Congolese rebels, probably backed by Rwanda, took control Tuesday of Goma, a provincial capital in the Democratic Republic of the Congo -- a capture that, surprisingly, was not prevented by either government troops or the 20,000 United Nations peacekeepers in the country.
The rebel group calls itself M23 and is composed mainly of members of the Tutsi ethnic group which rules Rwanda, some of whom are also found in the Congo.
Since 1999 the United Nations Security Council has financed in the DRC a stabilization force composed of soldiers from mostly South Asian countries, the largest such U.N. force in the world. Called MONUSCO, it has cost about $10 billion. Its objective is to maintain security, much like U.S. forces in Afghanistan, while the central government consolidates its authority and builds up its own armed forces.
It would seem that one mission of the U.N. force is to keep rebels from taking control of Goma, a city of more than 300,000 near the border with Rwanda. Goma has massive humanitarian problems, which began when 1.5 million Hutu refugees fled neighboring Rwanda in 1994 after some of them had carried out genocidal attacks on Rwanda's Tutsis and some moderate Hutus as well. The Hutu refugees and the efforts by Rwandan and Congolese Tutsis to contain the threat they present to Tutsi minority rule in Rwanda have been at the root of the steady warfare that has occurred in the region since 1994.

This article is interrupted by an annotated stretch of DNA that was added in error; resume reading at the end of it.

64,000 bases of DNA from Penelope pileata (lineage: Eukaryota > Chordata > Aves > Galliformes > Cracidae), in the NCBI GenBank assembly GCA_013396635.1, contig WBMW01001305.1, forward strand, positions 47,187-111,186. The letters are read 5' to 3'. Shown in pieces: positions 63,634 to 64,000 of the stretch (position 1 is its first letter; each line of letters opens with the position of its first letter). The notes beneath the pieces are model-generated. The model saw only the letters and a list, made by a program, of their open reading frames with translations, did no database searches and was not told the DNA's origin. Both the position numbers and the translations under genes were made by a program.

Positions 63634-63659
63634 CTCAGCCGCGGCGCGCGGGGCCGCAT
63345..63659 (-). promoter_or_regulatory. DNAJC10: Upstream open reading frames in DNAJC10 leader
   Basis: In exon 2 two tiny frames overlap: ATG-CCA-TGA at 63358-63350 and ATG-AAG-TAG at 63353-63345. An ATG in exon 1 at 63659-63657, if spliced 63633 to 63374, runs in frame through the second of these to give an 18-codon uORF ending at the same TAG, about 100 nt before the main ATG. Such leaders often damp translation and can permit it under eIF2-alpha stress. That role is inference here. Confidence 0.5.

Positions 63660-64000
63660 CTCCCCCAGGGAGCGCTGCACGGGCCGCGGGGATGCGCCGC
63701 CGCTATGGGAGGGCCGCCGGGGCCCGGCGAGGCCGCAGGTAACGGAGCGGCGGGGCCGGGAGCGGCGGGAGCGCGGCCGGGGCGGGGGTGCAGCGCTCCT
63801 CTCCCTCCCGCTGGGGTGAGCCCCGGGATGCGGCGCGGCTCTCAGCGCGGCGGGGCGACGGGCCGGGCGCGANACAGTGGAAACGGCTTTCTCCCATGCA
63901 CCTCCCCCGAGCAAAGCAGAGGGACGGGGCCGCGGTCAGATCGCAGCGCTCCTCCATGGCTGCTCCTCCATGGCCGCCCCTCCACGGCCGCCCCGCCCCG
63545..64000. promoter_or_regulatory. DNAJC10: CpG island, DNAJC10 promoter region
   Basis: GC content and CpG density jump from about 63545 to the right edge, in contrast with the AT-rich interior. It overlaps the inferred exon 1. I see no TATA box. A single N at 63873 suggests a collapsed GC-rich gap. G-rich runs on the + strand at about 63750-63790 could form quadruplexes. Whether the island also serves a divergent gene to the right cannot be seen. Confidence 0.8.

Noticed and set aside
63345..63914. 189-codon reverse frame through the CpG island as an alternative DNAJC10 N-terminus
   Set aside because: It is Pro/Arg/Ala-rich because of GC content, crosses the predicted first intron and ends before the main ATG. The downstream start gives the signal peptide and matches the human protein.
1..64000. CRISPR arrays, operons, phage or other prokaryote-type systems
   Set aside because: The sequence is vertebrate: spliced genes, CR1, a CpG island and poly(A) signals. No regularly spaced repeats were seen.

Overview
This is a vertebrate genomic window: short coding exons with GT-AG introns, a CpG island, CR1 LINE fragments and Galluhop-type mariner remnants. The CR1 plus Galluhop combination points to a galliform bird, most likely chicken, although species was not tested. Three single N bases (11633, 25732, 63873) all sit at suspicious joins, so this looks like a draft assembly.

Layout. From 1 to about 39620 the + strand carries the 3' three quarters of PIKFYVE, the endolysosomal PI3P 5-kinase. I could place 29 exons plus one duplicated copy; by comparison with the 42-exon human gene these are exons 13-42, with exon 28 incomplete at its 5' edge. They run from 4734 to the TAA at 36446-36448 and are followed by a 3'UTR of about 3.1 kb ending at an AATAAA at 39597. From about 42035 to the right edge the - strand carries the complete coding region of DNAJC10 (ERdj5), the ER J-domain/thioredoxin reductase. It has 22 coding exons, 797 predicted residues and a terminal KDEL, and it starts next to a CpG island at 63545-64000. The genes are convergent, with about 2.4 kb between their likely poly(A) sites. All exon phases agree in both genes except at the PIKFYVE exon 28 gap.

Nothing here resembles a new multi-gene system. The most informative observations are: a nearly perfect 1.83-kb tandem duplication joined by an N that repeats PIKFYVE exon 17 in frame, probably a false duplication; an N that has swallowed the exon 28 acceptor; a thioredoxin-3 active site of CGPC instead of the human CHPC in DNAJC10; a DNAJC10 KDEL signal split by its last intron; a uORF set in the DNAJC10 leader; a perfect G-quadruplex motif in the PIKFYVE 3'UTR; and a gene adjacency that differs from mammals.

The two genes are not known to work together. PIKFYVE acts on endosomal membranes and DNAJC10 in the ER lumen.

The U.N. force should be large enough and sufficiently armed to deal with the rebels. Yet even with helicopter gunships and armored vehicles at their disposal, the international troops stood by as the M23 rebels walked into Goma, triggering the flight of more refugees. It is hard to understand why.
This problem needs urgent U.N. action, bolstered by big-power attention. Given the many victims of the conflict and its 18-year duration, it's time that the right pressure be applied from the outside to reduce the violence and alleviate the suffering.opinion_editorials